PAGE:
It has finally happened to me hasn’t it? You know, the inevitable yet terrifying moment all parents experience at some point. Yes, you’ve probably guessed it; I briefly lost my children while out shopping the other day.
In many respects I’m quite surprised it’s taken this long. I’ve been doing this parenting thing for seven years now and it was the first time it had happened. I know my mother lost me numerous times by the time I’d reached the age of seven so all things considered, I think I’m doing quite well (aren’t I? Please, someone reassure me).
The circumstances were a little odd, truth be told. I always knew this moment would come but thought it might happen on some busy London street or packed visitor attraction on a Bank Holiday weekend.
Oh no, this happened on a lightening raid to a DIY store where I was buying some paint to finish off a couple of walls in our kitchen. It was one of those big, out of town outlets that’s about the same size as the Roman Empire in its heyday. I forget what you call it, a massive-huge-o-mega-plex outlet or something.
I would normally try to avoid taking the kids to such a place. After all, DIY stores by their very nature are not exactly child friendly, but I was sprinting in to get one thing and I knew exactly where it was on the shelves near the entrance. What could possibly go wrong?
The trip was without incident until I was in the line waiting to pay. My two daughters were with me and right next to me. For some unfathomable reason, Elizabeth, the younger one, suddenly lurched to the right and then sprinted off, up one of the aisles.
This being a massive-huge-o-mega-plex outlet, the aisles were so big you could land a Boeing 747 on one. With much British-awkwardness, I shouted after her. She didn’t come back. She’d been gone now for, ooo, what maybe five seconds?
I then did the worst thing I possibly could have done. I asked Helen, my oldest child, to dash after her. As she sprinted off I realized how totally moronic this was. I now had two children tearing round a massive-huge-o-mega-plex surround by power tools, heavy objects and bewildered DIY enthusiasts pushing trolleys the size of oil tankers that could easily take out a three-year-old.
You may be judging me here, but please bear in mind I’d never been in this situation before. Sending my sensible, older, daughter after the more unpredictable, younger one seemed to make sense in that brief second.
When they’d both been gone for all of, oh I don’t know, 20 or 30 seconds (although it seemed like much, much longer) I knew I had to go after them. I discarded my trolley down an aisle packed with electric drills and went off on a mission to retrieve my children.
If sending my eldest daughter off after my youngest daughter was the worst thing I could have done, this action was the absolute worst thing I could have done. With the benefit of hindsight, it was utterly stupid.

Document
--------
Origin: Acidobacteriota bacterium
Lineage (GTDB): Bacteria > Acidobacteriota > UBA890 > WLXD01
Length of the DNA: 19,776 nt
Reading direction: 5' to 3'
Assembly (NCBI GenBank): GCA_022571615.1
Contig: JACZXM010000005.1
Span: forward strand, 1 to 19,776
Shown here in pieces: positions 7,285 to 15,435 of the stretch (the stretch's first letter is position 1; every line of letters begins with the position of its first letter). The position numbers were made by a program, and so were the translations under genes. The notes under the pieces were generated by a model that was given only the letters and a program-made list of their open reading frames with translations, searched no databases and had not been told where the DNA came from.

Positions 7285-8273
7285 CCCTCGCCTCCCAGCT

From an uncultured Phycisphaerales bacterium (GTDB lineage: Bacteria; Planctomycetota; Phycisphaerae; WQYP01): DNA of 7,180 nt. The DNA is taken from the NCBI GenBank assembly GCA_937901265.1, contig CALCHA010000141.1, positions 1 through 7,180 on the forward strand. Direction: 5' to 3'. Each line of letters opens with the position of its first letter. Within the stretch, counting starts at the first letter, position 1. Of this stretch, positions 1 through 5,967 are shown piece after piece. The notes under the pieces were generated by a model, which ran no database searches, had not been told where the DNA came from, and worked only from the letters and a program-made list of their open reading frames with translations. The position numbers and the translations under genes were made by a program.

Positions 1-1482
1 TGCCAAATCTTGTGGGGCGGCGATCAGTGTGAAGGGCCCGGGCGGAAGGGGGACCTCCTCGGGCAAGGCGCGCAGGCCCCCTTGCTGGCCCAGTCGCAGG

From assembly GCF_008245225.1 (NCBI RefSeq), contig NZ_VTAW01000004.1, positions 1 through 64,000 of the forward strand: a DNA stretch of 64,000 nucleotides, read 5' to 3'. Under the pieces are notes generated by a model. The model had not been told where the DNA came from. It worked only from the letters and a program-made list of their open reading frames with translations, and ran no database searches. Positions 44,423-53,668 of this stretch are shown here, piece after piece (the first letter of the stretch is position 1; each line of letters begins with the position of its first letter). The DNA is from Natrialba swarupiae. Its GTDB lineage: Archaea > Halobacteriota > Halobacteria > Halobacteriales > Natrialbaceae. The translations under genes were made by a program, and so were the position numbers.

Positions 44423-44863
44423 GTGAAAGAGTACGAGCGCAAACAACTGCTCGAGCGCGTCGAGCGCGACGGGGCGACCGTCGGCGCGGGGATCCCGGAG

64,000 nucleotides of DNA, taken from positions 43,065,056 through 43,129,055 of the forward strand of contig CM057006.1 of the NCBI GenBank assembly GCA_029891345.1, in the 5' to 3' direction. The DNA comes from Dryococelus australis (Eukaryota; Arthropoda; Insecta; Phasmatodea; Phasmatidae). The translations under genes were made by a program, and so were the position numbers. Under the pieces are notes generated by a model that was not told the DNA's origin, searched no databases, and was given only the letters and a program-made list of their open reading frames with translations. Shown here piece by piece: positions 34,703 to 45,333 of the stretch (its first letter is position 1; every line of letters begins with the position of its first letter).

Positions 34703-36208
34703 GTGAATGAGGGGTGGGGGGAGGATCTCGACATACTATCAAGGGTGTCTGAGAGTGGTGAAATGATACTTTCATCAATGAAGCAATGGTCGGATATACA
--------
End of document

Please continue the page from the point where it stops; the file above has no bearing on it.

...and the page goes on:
It didn’t occur to me until I was in a completely different aisle, staring at bathroom lighting or trunking or some such, but I now had two lost children in a massive-huge-o-mega-plex outlet store. At some point they would come looking for me and I wouldn’t be next to the self-service tills where they’d last seen me. This could lead to complications, major complications.
Having sprinted past door handles, doors, paint and laminate flooring with no sign of my kids, I knew the time had come to speak to a staff member and call in reinforcements. I ran up to a guy in uniform and told him what had happened. Just as I’d finished speaking, I noticed Helen at the self-service tills.
Please remember this was a massive-huge-o-mega-plex and so I could see her, but she was about four miles away. I broke off my chat with the staff member and sprinted after Helen shouting her name before she could disappear off looking for me again.
The worrying thing was, I could see Helen, but not her younger sister. As I got to Helen, Elizabeth also turned up, looking completely unbothered, as if nothing had ever happened.
Words were had with Elizabeth. I explained, firmly but fairly, that you do not run off like that, especially in a massive-huge-o-mega-plex. I had been very worried about her and it was very important you stay with a grown up when in a busy shop.
At the end of the day, no damage was done, apart from my general health. I now had experience of lost children and it wasn’t pleasant, especially as my own stupid actions had made it worse.
If my wife and I go somewhere busy with the kids, we always put a Tyvek wristband on the children with our mobile numbers written on them. On one memorable occasion, a visit to the beach one horrendously busy Bank Holiday weekend, we found we didn’t have any wrist bands and so I wrote on their shoulder blades in felt tip (much to the disapproval of a Daily Mail-reading couple sitting nearby. Based on their choice of reading material, I took this to be a ringing endorsement of my actions).
All things considered, this was an educational experience for me. If this ever happened to me again, I wouldn’t send one of the kids after their sibling and I’d call in reinforcements much sooner. I’m a firm believer that very little of this parenting thing is instinct. You live and you learn through experience. I just hope I never experience it again and if you never have done, I hope you never will.
Have you experience of losing a child? What happened? Did you age one year for every minute they were missing? More to the point, how would you handle the situation if it ever happened to you?